Coronal hole

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When observed in extreme ultraviolet, coronal holes appear as relatively dark patches in the Sun's corona. Here, there is a large coronal hole in the northern hemisphere.

A coronal hole is a temporary region of relatively cool, less dense plasma in the solar corona where the Sun's magnetic field extends into interplanetary space as an open field.[1] Compared to the corona's usual closed magnetic field that arches between regions of opposite magnetic polarity, the open magnetic field of a coronal hole allows solar wind to escape into space at a much quicker rate. This results in decreased temperature and density of the plasma at the site of a coronal hole, as well as an increased speed in the average solar wind measured in interplanetary space.[2] If streams of high-speed solar wind from coronal holes encounter the Earth, they can cause major displays of aurorae. Near solar minimum, when activity such as coronal mass ejections is less frequent, such streams are the main cause of geomagnetic storms and associated aurorae.[3]


In the 1960s, coronal holes appeared on X-ray images taken by sounding rockets and in observations at radio wavelengths by the Sydney Chris Cross radio telescope. At the time, what they were was unclear. Their true nature was recognized in the 1970s, when X-ray telescopes in the Skylab mission were flown above the Earth's atmosphere to reveal the structure of the corona.[2][4]

Solar cycle[edit]

A coronal hole at the Sun's north pole observed in soft X-ray

Coronal hole size and population correspond with the solar cycle. As the Sun heads toward solar maximum, the coronal holes move closer and closer to the Sun's poles.[4] During solar maxima, the number of coronal holes decreases until the magnetic fields on the Sun reverse. Afterwards, new coronal holes appear near the new poles. The coronal holes then increase in size and number, extending farther from the poles as the Sun moves toward a solar minimum again.[5]

Solar wind[edit]

Coronal holes generally discharge solar wind at a speed about twice the average.[4] The escaping solar wind is known to travel along open magnetic field lines that pass through the coronal hole area.[5] Since coronal holes are regions in the Sun's corona that have much lower densities and temperatures than most of the corona, these regions are very thin, which contributes to the solar wind, since particles within the chromosphere can more easily break through.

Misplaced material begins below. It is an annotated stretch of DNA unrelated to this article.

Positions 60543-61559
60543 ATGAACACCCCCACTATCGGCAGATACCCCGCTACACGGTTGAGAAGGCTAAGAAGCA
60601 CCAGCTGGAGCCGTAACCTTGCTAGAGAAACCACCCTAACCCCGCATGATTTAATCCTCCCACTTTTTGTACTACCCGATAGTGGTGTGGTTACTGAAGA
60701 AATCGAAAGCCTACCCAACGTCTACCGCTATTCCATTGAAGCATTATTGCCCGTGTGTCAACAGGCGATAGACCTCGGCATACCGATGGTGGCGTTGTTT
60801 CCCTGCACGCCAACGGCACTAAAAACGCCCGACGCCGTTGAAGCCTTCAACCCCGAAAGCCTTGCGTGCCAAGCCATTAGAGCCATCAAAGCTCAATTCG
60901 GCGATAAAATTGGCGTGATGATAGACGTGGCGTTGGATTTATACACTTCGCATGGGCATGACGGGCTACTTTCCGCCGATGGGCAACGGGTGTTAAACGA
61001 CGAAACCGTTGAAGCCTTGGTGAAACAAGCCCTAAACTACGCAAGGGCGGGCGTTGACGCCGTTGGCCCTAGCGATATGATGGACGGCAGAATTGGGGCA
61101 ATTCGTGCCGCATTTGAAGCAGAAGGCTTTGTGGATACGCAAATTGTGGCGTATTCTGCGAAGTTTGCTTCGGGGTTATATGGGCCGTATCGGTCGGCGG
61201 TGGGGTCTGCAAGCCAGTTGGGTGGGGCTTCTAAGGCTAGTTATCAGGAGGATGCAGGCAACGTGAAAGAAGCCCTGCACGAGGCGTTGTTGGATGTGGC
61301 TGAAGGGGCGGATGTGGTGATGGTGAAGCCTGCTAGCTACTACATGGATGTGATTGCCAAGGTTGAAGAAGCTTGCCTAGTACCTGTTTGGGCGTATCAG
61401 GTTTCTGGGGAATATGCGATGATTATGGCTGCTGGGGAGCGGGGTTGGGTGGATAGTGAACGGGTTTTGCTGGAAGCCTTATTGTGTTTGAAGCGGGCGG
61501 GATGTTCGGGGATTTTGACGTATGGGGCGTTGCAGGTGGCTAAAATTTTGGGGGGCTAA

Influence on space weather[edit]

During solar minima, coronal holes are the primary sources of space weather disturbances, including aurorae. Typically, geomagnetic (and proton) storms originating from coronal holes have a gradual commencement (over hours) and are not as severe as storms caused by coronal mass ejections (CMEs), which usually have a sudden onset. Because coronal holes can last for several solar rotations (i.e. several months), predicting the recurrence of this type of disturbance is often possible significantly farther in advance than for CME-related disturbances.[2]

See also[edit]


  1. ^ Freedman, Roger A., and William J. Kaufmann III. "Our Star, the Sun." Universe. 8th ed. New York: W.H. Freeman, 2008. 419–420. Print.
  2. ^ a b c Kennewell, John; McDonald, Andrew. "What is a Coronal Hole?". Australian Government Bureau of Meteorology. Archived from the original on 11 August 2015.
  3. ^ "Fast Solar Wind Causes Aurora Light Shows". NASA. 9 October 2015. Retrieved 11 April 2022.
  4. ^ a b c "Massive Coronal Hole on the Sun". NASA. 24 June 2013. Archived from the original on 19 December 2020. Retrieved 31 October 2014.
  5. ^ a b Fox, Karen (19 July 2013). "Large Coronal Hole Near the Sun's North Pole". NASA. Archived from the original on 12 November 2020. Retrieved 31 October 2014.

Further reading[edit]

  1. Gombosi, Tamas (1998). Physics of the Space Environment. New York: Cambridge University Press. ISBN 0-521-59264-X.
  2. Jiang, Y., Chen, H., Shen, Y., Yang, L., & Li, K. (2007, January). Hα dimming associated with the eruption of a coronal sigmoid in the quiet Sun. Solar Physics, 240(1), 77–87.

External links[edit]